Block on Trump's Asylum Ban Upheld by Supreme Court
Scott Lively has traveled the world speaking up against the "gay agenda." He has given speeches everywhere from Oregon, to Moscow, to Kampala. But it was his speeches in Uganda that had the greatest impact.
After giving a series of lectures on how homosexuals supposedly prey on children, Ugandan officials passed an extremely harsh anti-gay law that makes homosexuality a crime punishable by life in prison in some instances (earlier drafts included death as a penalty). After the bill was passed, waves of vigilante violence swept the country against suspected gay individuals.
Now, he'll face a crimes-against-humanity lawsuit over his contribution to the fervor after the First Circuit denied his request for a writ of mandamus to dismiss the lawsuit, reports The Republican.
Lively, the author of the Pink Swastika, a book that alleges that many leaders of the German Nazi party, including Adolf Hitler, were homosexuals and that homosexuality was to blame for the Nazis' actions, first traveled to Uganda in 2002, according to Mother Jones. In a series of lectures leading up the 2009 passage of Uganda's anti-gay legislation, he warned listeners that Western agitators were coming to spread homosexuality to the nation's children.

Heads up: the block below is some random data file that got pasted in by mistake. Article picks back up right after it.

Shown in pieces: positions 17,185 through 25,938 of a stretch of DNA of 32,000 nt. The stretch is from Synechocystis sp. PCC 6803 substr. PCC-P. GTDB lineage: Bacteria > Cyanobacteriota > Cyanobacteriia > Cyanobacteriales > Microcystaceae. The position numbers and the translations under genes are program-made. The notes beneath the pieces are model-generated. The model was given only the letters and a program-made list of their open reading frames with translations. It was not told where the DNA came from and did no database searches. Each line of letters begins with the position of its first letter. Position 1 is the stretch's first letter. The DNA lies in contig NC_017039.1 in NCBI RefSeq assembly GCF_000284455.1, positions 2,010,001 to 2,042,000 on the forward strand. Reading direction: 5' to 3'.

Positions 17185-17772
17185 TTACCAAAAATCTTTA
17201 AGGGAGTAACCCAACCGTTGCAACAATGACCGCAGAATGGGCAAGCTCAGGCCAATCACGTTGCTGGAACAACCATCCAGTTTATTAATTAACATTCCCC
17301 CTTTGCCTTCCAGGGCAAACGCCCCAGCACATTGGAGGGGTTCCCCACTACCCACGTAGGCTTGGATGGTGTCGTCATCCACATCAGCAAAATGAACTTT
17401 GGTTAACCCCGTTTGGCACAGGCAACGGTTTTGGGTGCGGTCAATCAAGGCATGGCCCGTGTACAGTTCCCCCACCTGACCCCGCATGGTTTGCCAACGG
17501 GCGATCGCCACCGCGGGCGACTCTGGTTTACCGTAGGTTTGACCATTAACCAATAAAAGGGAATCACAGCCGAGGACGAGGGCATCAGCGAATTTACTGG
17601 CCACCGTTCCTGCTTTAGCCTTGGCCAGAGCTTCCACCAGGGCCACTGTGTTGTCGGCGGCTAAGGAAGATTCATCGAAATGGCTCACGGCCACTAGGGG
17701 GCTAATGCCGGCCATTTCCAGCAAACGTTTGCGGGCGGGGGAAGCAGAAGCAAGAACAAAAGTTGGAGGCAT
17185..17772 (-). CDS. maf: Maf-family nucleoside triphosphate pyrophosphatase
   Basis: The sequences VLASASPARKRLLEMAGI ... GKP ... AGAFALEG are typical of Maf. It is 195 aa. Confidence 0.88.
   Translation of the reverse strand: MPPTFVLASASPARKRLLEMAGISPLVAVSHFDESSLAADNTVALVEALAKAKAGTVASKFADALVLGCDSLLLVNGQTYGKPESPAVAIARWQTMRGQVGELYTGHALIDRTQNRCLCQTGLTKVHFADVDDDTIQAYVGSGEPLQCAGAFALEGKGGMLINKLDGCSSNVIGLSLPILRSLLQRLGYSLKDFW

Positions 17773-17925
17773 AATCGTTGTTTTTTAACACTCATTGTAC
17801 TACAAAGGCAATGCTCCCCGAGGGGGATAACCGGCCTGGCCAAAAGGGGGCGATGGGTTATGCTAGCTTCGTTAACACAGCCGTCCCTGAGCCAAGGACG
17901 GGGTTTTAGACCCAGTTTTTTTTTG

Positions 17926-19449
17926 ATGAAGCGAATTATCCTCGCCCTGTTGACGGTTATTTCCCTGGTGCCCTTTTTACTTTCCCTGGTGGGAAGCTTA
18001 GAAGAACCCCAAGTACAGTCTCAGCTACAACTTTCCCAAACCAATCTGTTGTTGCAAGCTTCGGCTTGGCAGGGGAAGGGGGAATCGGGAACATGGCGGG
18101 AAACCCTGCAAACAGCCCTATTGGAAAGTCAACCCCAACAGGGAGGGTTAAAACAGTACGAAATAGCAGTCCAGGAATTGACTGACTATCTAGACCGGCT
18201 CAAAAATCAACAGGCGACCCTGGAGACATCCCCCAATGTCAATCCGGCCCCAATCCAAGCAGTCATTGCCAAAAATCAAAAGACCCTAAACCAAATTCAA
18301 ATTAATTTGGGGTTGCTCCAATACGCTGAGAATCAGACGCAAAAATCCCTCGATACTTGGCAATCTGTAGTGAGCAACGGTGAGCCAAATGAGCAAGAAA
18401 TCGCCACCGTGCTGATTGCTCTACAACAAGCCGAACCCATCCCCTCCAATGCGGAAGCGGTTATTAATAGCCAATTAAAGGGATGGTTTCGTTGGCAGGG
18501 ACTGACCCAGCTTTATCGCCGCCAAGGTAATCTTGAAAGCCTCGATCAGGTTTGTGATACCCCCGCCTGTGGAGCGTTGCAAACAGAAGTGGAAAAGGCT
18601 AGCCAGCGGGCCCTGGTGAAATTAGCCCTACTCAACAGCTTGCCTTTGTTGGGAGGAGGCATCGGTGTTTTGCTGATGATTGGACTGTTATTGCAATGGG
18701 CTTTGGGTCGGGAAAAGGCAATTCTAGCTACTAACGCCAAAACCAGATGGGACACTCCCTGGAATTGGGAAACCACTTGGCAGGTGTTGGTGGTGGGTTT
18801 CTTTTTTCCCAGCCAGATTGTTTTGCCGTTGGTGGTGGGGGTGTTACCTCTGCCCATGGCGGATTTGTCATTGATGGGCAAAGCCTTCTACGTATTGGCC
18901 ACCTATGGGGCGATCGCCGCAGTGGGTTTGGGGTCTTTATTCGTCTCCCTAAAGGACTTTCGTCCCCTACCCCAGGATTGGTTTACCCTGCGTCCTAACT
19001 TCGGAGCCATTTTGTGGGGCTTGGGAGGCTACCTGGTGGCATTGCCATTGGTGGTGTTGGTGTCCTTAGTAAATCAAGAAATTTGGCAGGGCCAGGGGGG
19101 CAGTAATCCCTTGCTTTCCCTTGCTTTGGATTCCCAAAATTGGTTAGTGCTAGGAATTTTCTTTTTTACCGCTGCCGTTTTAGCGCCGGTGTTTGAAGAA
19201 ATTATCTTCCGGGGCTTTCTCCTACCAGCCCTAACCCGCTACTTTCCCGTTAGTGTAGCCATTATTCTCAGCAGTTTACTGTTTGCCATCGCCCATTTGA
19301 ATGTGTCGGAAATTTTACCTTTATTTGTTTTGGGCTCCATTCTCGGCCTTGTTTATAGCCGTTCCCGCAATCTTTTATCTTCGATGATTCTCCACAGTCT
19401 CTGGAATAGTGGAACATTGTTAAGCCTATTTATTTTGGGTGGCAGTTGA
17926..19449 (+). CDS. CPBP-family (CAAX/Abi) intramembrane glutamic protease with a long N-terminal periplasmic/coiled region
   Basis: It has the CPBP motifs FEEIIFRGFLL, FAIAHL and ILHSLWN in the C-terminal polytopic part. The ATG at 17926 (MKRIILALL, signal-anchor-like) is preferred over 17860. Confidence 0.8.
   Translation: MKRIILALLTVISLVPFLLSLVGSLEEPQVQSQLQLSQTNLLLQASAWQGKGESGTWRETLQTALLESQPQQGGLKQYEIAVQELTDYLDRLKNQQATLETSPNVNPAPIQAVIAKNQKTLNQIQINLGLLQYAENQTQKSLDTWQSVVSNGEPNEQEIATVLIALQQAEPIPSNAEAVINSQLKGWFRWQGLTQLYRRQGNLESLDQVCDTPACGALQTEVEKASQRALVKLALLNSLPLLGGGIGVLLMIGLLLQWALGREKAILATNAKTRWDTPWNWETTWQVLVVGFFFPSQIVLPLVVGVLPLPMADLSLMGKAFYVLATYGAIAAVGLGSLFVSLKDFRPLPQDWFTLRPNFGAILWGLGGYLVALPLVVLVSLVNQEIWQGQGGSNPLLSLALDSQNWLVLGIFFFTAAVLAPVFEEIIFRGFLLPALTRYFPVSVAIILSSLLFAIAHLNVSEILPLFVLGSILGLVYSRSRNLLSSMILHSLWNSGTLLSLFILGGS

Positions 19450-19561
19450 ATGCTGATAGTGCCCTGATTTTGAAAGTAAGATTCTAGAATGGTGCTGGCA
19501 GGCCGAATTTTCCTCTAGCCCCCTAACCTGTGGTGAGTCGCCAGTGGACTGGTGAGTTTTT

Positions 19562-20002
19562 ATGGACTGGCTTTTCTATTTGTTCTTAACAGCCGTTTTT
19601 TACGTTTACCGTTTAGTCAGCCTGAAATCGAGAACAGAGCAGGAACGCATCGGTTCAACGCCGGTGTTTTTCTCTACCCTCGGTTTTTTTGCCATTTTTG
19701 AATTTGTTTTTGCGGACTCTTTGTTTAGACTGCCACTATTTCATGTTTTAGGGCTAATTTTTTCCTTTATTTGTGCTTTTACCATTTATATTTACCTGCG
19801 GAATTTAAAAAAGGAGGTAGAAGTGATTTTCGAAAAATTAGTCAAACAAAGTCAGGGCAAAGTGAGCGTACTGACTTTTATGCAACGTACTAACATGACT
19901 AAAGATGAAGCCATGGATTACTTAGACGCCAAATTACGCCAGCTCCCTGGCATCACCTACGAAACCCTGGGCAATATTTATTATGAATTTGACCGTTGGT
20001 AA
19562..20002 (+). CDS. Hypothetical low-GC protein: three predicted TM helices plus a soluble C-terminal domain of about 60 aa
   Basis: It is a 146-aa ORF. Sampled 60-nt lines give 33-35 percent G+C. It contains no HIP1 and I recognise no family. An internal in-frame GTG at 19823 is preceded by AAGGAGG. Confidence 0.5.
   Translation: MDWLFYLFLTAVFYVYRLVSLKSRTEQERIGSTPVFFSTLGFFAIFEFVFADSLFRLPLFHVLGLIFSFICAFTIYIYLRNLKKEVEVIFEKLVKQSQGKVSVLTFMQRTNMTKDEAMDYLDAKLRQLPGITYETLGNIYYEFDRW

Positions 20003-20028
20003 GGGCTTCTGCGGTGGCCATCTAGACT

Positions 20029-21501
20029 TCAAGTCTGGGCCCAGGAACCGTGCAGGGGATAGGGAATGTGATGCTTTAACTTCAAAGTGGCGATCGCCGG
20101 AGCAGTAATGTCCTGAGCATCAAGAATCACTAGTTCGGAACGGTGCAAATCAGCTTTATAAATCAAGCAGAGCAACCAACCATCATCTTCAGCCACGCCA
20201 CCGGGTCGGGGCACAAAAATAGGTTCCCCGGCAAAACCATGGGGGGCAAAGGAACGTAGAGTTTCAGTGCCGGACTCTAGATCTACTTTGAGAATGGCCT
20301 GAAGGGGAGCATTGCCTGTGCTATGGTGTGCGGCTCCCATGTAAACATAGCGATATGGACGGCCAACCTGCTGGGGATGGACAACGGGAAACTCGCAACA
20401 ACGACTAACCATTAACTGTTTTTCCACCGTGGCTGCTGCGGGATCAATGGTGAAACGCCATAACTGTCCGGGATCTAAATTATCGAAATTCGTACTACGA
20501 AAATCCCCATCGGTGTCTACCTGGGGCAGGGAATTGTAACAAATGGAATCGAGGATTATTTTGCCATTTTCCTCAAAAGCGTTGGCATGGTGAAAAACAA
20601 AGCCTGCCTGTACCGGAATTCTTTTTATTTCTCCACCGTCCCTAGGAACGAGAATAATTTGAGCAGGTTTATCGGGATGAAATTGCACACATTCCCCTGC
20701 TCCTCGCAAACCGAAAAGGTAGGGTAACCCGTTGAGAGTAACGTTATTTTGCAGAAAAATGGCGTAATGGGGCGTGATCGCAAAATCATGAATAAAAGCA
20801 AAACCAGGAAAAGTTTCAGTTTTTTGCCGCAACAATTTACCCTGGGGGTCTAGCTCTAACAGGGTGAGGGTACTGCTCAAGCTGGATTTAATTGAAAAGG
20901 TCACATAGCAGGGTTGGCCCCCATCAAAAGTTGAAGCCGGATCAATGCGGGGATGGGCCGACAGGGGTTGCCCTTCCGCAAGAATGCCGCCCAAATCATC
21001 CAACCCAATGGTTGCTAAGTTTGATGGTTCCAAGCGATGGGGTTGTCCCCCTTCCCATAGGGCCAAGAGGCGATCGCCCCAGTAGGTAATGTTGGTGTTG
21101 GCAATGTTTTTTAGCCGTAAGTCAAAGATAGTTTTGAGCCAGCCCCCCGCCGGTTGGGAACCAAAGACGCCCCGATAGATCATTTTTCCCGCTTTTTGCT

"They're looking for other people to be able to prey upon," Lively said, according to video footage posted on Mother Jones. "When they see a child that's from a broken home it's like they have a flashing neon sign over their head."
""These people had never heard of anything called the gay agenda," a priest who had attended the lectures recalls. "But Lively told them that these predators were coming for their children. As Africans hearing it for the first time, they believed it was true -- and they were burning with rage."
After the district court refused to dismiss a crimes-against-humanity lawsuit against him, Lively petitioned the First Circuit for a writ of mandamus. Though the First Circuit denied Lively's request, the court did express skepticism over the merits of the lawsuit in its brief one-paragraph opinion:
This petition for a writ of mandamus raises a number of potentially difficult issues with respect to the Alien Tort Statute, 28 U.S.C. § 1350, and the First Amendment in cross-border application. Although it is debatable whether the district court has properly parsed the petitioner's protected speech from any unprotected speech or conduct, his right to extraordinary relief is not clear and indisputable. See Cheney v. U.S. Dist. Court for D.C., 542 U.S. 367, 380-81 (2004). Further development of the facts will aid in the ultimate disposition of this case. The petition is denied.
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